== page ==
Ministers have promised at least 20 times to deliver legislation to boost workers' rights – but the long-awaited bill looks set to be absent from the Queen's Speech.
Boris Johnson was accused of "dragging down Britain's workers in a race to the bottom" after it emerged that the promised Employment Bill is not expected to be included in his list of priorities for Parliament.
Policies floated as part of the bill included ensuring workers can keep their tips, more predictable contracts for staff and better protections for women from maternity discrimination.
The government first announced it would bring forward an Employment Bill in December 2019 to “protect and enhance workers’ rights as the UK leaves the EU, making Britain the best place in the world to work.”
Since then, top Tories have repeatedly promised to bring forward the legislation, but the landmark reforms are expected to be delayed.
The hold-up comes despite outrage from ministers in the wake of the P&O scandal, where 800 seafarers were sacked to be replaced with agency workers.
TUC General Secretary Frances O'Grady has said failing to bring forward the bill would be 'nothing short of scandalous'
Analysis by the TUC found 20 examples of public promises by top Tories to enshrine greater protections for workers in law, running up to March of this year.
General Secretary Frances O’Grady said: "Time and time again, ministers have been promising us an employment bill to make Britain the best place to work in the world.
"After so many promises, failing to bring forward the employment bill at the Queen’s Speech would be nothing short of scandalous.
"It would confirm that this government doesn’t care about workers’ rights. P&O made the case for strengthening employment rights all the more urgent.
"If the government doesn’t bring forward legislation to boost workers’ rights, it will be giving rogue employers the green light to treat staff appallingly.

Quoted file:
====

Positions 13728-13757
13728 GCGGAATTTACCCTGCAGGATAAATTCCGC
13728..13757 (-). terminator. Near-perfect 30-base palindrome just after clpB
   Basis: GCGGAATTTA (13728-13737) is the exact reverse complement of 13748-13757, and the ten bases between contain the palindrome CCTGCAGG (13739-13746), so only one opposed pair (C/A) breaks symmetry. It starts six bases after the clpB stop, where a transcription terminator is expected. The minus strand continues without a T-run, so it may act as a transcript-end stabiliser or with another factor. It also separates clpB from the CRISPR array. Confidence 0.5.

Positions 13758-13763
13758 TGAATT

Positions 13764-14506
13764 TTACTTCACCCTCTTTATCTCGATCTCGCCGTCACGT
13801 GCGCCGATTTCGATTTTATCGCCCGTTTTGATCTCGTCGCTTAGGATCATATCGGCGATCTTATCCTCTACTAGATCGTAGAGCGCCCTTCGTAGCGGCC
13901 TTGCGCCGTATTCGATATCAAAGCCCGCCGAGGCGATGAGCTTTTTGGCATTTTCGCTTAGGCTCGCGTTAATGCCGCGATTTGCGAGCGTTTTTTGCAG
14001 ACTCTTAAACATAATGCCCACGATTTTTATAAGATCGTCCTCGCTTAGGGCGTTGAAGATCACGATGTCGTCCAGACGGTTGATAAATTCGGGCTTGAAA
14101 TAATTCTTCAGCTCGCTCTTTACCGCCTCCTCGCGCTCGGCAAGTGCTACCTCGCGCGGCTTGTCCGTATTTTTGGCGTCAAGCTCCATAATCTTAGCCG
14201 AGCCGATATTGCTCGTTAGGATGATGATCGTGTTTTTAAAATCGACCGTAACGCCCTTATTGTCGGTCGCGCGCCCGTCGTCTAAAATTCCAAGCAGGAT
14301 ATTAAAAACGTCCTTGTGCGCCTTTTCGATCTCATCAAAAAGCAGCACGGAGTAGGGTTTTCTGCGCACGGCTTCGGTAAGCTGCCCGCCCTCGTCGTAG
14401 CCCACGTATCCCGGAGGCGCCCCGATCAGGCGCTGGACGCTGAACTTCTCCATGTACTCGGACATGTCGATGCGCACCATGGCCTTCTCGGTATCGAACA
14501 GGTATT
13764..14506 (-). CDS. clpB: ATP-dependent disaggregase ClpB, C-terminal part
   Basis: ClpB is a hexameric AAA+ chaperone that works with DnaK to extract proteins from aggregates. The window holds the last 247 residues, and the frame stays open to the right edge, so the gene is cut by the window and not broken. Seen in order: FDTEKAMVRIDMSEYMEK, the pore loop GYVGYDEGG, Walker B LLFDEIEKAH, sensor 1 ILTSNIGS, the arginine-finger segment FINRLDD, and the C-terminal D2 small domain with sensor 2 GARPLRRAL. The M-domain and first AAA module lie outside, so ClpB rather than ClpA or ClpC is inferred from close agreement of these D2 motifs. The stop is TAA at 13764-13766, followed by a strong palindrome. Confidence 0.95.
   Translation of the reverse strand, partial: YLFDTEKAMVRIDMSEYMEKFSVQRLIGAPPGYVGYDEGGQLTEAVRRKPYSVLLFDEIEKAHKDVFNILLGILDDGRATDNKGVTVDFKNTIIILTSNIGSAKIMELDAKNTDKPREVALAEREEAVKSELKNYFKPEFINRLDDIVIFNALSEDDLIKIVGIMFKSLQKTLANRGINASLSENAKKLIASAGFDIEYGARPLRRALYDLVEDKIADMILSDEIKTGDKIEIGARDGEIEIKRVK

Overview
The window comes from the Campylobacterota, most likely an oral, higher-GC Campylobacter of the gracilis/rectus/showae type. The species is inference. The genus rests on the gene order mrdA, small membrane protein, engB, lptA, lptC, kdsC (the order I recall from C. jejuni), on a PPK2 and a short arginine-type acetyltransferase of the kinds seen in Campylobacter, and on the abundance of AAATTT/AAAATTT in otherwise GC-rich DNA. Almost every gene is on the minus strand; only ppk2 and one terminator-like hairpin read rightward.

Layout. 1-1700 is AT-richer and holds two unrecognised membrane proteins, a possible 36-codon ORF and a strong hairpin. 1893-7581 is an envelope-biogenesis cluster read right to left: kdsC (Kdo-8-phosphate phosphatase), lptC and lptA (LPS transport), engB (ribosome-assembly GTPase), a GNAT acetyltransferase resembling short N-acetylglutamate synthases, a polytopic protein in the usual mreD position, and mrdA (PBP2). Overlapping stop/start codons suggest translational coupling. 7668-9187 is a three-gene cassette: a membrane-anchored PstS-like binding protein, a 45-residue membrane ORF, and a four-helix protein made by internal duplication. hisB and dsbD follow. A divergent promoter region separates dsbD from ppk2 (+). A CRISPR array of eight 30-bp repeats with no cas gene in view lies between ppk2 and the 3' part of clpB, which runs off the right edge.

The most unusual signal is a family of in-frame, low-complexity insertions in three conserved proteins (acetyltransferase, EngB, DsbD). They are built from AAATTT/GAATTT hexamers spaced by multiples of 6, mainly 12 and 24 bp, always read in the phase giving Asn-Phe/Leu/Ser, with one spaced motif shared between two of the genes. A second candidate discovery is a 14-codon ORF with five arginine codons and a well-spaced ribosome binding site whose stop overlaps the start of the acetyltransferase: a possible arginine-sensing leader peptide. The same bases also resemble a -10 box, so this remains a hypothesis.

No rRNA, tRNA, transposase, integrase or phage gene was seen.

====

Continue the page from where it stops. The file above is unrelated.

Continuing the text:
"It’s time for ministers to finally deliver on their word and bring forward the employment bill to end exploitative practices like zero-hour contracts and fire and rehire."
Deputy Labour leader Angela Rayner accused Boris Johnson of "failing Britain's workers yet again".
"It's been three years since the Tories first announced an Employment Bill to tackle working conditions in warehouses run like Victorian workhouses," she said.
"After the scandal of P&O action for fair work is needed now more than ever but instead the Government is fobbing off working people.
"This Prime Minister promised enhanced rights and protections at work, but he is instead dragging down Britain's workers into a race to the bottom."
It comes as the Government announced plans to widen a ban on employer exclusivity clauses to give poorer staff the option to work multiple jobs.
"We are putting more control into the hands of the lowest paid, giving them the freedom to decide who they work for and how often," Business Minister Paul Scully said.
Prince Charles will read out the Queen's Speech on Tuesday as part of the opulent State Opening of Parliament.
The Queen will miss the major ceremonial occasion for the first time in nearly 60 years after suffering "episodic mobility problems", Buckingham Palace said.